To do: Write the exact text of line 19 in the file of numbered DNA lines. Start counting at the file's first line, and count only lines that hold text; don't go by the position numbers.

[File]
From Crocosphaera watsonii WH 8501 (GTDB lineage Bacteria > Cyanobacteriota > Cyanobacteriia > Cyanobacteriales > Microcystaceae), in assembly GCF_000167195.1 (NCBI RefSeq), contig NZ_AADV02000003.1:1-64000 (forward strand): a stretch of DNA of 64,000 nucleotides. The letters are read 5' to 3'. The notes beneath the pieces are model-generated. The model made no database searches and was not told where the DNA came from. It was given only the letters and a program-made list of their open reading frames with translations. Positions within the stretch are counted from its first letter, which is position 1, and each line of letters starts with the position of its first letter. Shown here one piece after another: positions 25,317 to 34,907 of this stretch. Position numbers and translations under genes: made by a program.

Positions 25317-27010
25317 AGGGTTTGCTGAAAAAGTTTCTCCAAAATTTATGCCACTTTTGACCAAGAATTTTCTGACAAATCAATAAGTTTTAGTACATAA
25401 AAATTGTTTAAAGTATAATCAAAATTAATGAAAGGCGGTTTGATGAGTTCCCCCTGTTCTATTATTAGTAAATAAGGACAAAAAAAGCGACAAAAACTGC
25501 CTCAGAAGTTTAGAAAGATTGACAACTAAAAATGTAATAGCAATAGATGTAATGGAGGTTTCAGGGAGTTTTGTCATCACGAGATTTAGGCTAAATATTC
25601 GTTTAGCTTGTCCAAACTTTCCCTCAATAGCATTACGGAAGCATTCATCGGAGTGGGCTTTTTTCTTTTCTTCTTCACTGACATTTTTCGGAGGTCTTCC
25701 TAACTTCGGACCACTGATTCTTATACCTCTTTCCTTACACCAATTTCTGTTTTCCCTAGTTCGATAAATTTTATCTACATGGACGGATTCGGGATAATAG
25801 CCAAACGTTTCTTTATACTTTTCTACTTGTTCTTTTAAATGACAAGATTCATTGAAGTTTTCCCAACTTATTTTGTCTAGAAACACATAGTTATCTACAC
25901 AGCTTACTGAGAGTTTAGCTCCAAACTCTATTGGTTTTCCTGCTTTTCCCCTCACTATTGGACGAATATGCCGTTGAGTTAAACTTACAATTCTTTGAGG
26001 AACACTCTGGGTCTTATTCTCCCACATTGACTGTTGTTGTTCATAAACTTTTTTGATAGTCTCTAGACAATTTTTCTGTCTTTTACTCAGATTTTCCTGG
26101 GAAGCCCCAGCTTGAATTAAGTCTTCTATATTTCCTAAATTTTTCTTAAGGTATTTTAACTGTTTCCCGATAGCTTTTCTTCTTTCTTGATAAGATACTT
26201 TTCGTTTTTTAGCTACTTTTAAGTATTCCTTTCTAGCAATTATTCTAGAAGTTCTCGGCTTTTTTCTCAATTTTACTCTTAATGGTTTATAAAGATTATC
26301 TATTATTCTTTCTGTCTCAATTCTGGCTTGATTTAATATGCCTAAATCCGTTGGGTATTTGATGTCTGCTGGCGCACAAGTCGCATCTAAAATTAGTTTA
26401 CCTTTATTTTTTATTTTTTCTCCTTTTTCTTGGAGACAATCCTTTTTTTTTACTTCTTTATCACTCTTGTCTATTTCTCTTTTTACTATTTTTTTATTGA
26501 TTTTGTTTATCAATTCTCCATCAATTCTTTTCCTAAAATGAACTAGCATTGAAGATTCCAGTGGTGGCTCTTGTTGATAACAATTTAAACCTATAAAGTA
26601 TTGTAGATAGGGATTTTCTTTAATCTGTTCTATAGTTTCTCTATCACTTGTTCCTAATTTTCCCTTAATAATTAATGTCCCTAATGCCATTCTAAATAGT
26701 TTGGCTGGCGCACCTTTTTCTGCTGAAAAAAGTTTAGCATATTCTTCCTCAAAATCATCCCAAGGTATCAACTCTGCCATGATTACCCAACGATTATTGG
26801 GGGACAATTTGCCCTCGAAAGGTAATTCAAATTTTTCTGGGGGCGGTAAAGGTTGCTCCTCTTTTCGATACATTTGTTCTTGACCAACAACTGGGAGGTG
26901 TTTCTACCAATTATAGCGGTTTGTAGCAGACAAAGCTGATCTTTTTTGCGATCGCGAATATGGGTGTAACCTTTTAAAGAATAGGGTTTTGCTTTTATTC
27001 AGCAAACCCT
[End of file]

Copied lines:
26901 TTTCTACCAATTATAGCGGTTTGTAGCAGACAAAGCTGATCTTTTTTGCGATCGCGAATATGGGTGTAACCTTTTAAAGAATAGGGTTTTGCTTTTATTC